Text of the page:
Warne: The man and the manager

PAUL Warne’s first press conference as interim Rotherham United manager was like a breath of fresh air.

It was unconventional to say the least, but perhaps that is what’s needed.

The feeling in the media room was not one of a formal question and answer session, but more of a conversation between a group of people who loved talking football.

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Warne’s former Millers team-mate Guy Branston told me earlier this week that the 43-year-old was infectious, in his personality and his work-rate.

After spending just 40 minutes in the caretaker boss’s company, for the pre-Burton press briefing, I wholeheartedly agree.

Witty, intelligent and charismatic were the words that came to mind while listening to the fitness coach all but rule himself out of the job long term.

When asked if he wants the job permanently, he replied: “No, I don’t. I thoroughly enjoy my job.”

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He’s answered his chairman’s SOS call  – not for the first time – after the shock resignation of manager Kenny Jackett just 39 days into his three year deal earlier in the week.

But Warne has no ambitions of taking the role full time, or even until the end of the season for that matter.

“The chairman has asked me to step in and do a job to help out and I am happy to do it,” he said.

“If he asked me to clean the toilets, I’d clean the toilets.”

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Warne would be reluctant to take the job for longer than three or four games because it could mean cutting ties with the Millers in the future.

“I don’t think I’m a manager, but a fear of  mine is that I love working at this club and I love my job, if I do the job for ninth months and do well, I honestly believe that a good manager will not want me sitting behind him with a bunch of subs,” Warne explained.

“If the chairman asks me to do it until the end of the season I wouldn’t say no, but then regrettably I would worry that my career is elsewhere.”

So if not him, then who?

“I like a leader of men, someone who is prepared to criticise players. Generally, I want someone who is a good human being. Straight talking, honest, hard-working and someone who wants to play football in a way I think Rotherham fans want to see.”

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‘Warney’ – as he is known around the club – can hold a room and described his interim role as being like a best man, excited about the speech but nervous about how it will go down at the same time.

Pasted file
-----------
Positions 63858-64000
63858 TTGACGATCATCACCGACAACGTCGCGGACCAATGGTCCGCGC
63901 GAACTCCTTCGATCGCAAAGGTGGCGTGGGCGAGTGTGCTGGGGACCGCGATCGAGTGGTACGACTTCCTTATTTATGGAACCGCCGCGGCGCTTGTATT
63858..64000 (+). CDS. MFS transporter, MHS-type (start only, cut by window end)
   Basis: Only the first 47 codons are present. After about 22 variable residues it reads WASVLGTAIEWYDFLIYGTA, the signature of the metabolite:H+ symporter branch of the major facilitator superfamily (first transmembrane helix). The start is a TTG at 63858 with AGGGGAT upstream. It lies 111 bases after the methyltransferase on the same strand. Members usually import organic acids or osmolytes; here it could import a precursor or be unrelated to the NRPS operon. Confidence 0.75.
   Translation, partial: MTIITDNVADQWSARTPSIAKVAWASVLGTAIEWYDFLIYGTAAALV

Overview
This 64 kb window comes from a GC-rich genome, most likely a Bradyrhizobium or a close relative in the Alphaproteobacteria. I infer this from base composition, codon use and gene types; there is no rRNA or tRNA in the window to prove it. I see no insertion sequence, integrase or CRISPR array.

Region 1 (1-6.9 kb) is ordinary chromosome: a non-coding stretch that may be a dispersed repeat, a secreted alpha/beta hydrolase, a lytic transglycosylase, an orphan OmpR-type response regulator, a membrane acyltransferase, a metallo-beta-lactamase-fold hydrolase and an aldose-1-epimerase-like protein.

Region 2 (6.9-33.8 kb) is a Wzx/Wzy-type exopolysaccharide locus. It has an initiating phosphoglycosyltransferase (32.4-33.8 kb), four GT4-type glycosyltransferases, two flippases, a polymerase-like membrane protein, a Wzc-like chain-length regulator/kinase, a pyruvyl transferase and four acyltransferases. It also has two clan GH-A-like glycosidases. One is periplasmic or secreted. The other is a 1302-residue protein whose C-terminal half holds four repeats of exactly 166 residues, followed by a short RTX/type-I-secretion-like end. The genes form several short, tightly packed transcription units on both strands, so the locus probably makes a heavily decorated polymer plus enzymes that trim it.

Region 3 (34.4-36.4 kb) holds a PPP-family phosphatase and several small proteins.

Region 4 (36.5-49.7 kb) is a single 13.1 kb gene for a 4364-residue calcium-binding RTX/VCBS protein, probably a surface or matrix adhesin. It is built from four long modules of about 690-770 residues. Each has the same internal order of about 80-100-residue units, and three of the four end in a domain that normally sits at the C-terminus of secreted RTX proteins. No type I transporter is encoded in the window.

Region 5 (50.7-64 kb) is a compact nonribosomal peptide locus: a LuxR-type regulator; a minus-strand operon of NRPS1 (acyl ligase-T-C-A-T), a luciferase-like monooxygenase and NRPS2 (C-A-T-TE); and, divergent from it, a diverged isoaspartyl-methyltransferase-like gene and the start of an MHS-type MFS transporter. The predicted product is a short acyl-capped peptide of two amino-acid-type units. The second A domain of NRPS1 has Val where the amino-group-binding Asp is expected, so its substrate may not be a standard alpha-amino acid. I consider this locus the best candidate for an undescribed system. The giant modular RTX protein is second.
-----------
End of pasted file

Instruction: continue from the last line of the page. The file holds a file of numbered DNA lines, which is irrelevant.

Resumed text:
But he also possesses a hard, demanding streak. A self-professed ‘fitness freak’, Warne demands 100 per cent every day, in every session, in every game. Just like he gave when he was wearing the Millers’ jersey so proudly.


“I spoke to one player and told him that if he wasn’t giving me what I thought he could, I would take great pleasure in substituting him after 20 minutes,” being just one example of a ruthless side that lurks behind the friendly smile.

From calling Jon Taylor “the pocket rocket” to pulling himself up when he said something he didn’t like, to holding back the tears when he thought of his family watching from the stands on Saturday - this is Paul Warne, a man who has Rotherham United flowing through his veins and will do all he can to give the fans something to cheer about once again.

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If the players feel a breath of fresh air like I did at the New York Stadium, then expect a reaction at Burton Albion.

If they don’t, then maybe they need to take a long hard look in the mirror.

Hopefully that breath of fresh air will be released as a sigh of relief after the Millers pick up their first three points on the road at the Pirelli on Saturday.

Make sure you pick up this week’s Advertiser for seven pages of coverage on the turbulent events of the last week at the New York Stadium.